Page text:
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DERBYSHIRE: Breast cancer treatment boost under NICE guidelines

Wendy Watson, MBE in the new years honours list

Wendy Watson, MBE in the new years honours list

HALF a million women with a family history of breast cancer will be offered a five-year course of tablets to slash their risk of getting the disease, under new NHS guidelines.

The National Institute for Health and Care Excellence (NICE) have today issued new recommendations that state women with a three in ten chance of getting the disease should be offered one of two anti-oestrogen drugs, tamoxifen or raloxifene, which have been found to reduce the cancer by 30 per cent to 40 per cent.

Bakewell-based Wendy Watson, who founded the National Hereditary Breast Cancer Helpline in 1996 and was on the NICE committee, said the changes are a “massive milestone” in the treatment of breast cancer.

She said: “It’s a huge step forward. It means that those people who wouldn’t consider surgery have this additional tool to help them.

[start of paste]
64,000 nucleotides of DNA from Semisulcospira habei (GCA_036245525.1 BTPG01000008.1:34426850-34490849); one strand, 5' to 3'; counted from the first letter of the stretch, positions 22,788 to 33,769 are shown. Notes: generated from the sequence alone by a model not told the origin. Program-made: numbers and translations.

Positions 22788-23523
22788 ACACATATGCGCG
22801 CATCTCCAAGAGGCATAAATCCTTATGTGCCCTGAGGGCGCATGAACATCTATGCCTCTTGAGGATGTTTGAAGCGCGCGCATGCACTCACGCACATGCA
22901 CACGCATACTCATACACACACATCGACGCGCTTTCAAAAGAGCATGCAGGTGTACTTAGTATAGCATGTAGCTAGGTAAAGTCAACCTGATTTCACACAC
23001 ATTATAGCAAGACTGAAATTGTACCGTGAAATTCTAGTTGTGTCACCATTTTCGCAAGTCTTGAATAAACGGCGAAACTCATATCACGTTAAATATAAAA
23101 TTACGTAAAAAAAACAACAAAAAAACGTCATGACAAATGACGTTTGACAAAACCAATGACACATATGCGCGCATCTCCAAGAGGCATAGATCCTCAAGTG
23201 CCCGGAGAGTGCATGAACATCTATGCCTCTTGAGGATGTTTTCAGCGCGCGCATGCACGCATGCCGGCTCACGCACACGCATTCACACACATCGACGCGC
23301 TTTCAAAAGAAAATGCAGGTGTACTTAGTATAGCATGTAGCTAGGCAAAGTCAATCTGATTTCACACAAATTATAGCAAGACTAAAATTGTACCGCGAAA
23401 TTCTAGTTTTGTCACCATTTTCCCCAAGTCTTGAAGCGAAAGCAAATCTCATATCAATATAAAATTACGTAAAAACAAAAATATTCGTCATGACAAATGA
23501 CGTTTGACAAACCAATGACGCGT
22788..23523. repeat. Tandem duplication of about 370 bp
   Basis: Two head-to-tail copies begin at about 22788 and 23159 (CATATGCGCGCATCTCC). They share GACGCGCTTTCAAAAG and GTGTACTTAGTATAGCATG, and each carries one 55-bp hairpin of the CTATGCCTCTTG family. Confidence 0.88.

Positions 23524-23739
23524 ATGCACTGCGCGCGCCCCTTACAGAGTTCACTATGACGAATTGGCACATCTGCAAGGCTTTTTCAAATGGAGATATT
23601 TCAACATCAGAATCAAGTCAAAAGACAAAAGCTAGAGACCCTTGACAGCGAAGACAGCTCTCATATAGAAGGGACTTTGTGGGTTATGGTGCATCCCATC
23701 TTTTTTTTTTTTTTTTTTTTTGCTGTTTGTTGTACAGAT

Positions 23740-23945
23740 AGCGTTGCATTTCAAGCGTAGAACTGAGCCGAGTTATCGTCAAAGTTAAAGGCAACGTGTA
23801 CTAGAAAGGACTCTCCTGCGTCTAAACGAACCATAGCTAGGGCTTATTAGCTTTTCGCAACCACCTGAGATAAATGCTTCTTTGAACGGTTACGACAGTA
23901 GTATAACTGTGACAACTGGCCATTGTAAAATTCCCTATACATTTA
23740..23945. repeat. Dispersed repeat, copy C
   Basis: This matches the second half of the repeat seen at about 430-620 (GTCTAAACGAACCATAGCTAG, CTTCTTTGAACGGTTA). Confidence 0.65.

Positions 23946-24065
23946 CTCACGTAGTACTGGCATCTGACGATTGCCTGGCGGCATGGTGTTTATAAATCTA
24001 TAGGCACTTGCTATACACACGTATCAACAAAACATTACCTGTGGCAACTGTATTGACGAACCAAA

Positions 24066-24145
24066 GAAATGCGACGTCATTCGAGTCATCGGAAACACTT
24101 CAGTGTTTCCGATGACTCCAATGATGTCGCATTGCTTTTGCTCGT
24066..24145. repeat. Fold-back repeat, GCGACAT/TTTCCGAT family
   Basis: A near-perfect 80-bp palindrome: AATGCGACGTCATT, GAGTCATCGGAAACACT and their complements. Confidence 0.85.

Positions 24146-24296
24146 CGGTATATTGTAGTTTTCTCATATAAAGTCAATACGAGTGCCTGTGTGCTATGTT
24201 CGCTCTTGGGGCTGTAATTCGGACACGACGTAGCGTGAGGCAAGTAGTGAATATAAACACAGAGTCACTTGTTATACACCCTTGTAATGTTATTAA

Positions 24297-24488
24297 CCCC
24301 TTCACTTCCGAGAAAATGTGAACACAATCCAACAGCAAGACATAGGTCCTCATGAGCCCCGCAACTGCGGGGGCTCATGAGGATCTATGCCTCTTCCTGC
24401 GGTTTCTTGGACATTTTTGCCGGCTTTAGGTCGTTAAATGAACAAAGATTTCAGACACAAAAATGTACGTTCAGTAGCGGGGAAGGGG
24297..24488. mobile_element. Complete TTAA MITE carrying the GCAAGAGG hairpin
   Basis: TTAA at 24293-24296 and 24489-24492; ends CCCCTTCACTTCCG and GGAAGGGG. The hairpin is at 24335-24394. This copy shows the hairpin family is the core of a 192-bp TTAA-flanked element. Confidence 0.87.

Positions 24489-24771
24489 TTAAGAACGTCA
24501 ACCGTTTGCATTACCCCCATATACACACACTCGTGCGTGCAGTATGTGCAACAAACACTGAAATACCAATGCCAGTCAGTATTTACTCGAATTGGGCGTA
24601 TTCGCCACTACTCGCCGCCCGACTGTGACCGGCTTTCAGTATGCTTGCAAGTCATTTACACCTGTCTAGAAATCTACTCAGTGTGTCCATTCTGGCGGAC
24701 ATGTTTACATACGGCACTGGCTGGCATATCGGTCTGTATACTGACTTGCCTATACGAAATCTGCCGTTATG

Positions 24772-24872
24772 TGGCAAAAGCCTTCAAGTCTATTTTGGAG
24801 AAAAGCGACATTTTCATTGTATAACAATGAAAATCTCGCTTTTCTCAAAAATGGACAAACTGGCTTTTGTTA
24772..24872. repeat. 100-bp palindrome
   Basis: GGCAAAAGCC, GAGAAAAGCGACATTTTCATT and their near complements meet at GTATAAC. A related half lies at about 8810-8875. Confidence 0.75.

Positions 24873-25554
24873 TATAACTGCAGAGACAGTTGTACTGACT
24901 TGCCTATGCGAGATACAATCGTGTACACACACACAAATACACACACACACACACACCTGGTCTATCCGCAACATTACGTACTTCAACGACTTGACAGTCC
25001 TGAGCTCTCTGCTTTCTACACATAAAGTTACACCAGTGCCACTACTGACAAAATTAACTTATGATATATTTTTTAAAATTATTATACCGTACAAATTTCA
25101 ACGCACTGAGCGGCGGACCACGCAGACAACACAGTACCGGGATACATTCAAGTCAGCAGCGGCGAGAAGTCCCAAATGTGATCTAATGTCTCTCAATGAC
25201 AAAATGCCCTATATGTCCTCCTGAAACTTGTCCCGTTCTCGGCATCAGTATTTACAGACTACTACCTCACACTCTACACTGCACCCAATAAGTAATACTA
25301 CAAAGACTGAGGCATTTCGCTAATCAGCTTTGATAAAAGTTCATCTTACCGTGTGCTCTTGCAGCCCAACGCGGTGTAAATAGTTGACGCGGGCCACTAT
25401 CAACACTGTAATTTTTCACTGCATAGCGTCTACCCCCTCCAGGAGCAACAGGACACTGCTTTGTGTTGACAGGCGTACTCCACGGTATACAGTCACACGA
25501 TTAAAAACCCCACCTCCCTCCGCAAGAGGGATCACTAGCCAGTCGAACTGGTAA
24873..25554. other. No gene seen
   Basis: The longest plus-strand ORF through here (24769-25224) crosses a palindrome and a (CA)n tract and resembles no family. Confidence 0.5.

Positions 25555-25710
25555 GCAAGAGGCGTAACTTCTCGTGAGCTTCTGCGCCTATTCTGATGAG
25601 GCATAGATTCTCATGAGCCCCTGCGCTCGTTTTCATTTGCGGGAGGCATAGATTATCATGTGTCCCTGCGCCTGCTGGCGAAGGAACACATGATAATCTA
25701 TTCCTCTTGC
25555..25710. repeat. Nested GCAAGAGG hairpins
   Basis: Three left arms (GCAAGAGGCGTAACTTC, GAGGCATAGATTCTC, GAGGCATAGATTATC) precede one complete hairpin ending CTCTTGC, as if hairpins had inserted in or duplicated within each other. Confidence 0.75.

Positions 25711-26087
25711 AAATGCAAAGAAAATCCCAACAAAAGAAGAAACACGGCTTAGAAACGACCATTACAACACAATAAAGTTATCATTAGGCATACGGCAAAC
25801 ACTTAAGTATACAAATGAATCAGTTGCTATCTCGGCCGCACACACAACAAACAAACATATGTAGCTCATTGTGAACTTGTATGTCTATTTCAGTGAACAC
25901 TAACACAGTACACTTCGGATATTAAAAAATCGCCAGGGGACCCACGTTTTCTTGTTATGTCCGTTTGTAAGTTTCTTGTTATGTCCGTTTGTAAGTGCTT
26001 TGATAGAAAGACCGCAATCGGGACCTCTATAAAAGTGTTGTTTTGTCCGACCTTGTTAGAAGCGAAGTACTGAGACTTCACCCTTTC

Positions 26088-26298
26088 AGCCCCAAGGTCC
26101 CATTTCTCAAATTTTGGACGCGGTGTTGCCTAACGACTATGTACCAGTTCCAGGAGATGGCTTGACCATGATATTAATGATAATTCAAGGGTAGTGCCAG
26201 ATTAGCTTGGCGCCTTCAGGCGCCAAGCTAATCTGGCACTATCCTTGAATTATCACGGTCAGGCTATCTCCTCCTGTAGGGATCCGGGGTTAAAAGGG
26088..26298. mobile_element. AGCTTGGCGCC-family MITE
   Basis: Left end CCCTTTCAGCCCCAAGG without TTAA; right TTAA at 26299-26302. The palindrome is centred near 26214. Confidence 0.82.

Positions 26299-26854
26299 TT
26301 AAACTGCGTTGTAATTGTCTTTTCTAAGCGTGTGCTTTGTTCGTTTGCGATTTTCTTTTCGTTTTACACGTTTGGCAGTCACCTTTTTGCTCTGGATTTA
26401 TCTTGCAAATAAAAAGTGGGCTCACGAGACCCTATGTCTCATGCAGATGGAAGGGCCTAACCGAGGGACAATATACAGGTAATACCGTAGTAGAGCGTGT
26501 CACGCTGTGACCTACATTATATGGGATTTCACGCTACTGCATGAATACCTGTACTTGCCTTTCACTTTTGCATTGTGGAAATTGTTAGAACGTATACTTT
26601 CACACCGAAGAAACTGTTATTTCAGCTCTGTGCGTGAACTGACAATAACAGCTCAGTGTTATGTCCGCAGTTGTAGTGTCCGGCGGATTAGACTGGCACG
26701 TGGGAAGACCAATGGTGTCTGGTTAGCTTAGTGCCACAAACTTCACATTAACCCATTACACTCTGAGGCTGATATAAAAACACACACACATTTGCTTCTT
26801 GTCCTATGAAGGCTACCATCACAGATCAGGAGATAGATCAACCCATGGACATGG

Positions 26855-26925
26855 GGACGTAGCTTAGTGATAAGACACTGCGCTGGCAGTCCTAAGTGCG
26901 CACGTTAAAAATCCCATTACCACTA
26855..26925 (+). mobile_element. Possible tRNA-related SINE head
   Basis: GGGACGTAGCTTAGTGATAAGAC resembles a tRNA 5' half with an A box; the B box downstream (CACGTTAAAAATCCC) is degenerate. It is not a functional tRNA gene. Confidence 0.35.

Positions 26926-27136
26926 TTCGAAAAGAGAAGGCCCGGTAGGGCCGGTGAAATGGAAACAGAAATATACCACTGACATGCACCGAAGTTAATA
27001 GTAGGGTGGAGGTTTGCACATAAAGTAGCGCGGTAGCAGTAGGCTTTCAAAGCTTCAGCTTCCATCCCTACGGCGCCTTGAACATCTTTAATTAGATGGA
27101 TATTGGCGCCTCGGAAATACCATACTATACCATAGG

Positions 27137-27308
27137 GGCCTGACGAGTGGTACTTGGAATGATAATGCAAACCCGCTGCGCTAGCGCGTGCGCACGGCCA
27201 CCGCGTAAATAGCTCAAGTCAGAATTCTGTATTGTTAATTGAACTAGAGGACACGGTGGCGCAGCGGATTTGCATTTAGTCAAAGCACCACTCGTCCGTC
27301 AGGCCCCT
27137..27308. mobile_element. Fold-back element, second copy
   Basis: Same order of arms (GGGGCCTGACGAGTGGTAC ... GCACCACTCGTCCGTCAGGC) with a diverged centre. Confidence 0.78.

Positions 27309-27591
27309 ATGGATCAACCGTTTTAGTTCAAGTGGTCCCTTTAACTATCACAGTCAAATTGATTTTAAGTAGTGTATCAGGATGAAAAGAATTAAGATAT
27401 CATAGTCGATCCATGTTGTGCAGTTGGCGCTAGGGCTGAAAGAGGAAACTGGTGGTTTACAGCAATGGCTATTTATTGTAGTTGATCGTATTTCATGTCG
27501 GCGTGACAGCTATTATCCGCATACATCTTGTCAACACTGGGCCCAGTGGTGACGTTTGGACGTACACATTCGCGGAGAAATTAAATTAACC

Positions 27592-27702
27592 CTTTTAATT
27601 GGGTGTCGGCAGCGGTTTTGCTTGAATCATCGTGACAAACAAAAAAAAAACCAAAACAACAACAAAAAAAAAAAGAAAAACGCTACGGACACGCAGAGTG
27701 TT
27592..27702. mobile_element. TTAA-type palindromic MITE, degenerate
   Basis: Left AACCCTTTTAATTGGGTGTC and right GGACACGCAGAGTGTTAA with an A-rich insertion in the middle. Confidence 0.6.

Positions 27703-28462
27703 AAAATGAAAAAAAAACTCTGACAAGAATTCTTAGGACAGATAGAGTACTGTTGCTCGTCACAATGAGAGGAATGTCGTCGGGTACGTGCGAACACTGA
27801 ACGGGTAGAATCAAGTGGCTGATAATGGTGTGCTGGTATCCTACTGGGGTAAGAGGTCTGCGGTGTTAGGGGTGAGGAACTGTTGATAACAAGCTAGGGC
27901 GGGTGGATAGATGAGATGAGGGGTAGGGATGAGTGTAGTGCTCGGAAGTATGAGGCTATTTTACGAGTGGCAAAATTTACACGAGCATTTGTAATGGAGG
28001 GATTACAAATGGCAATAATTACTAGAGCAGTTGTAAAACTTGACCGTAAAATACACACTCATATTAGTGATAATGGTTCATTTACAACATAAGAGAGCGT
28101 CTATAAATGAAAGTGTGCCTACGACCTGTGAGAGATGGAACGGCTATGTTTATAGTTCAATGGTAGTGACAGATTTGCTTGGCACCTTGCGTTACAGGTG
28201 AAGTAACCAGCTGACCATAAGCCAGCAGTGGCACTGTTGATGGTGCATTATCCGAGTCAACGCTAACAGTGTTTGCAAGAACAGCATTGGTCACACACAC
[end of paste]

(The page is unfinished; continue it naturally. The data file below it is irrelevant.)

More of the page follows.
“The guidelines also mean they are lowering the threshold for people to get genetic screening, so people no longer have to have a living relative with cancer caused by the mutated gene to get a test.”

The new recommendations mean anyone who has a 10 per cent risk of having inherited one of the two genes that give women a particularly high chance of breast cancer will be offered a blood test. It was previously available only to those with a 20 per cent risk.

But Wendy, who was Britain’s first woman to have a double mastectomy to cut her chances of getting breast cancer, said the one-a-day pills aren’t without their side effects, including hot flushes, night sweats, mood swings, nausea and weight gain.

Baroness Delyth Morgan, Chief Executiver of Breast Cancer Campaign, said: “This is a truly historic moment in the treatment of women at increased breast cancer, as we are witnessing a fundamental change of clinical practice driven by medical research.

“We strongly welcome NICE’s decision to recommend chemoprevention treatments and a broadening of access to genetic testing and surveillance. Having varied options available to women at an increased risk enables more effective prevention, detection and treatment of the disease.”

 

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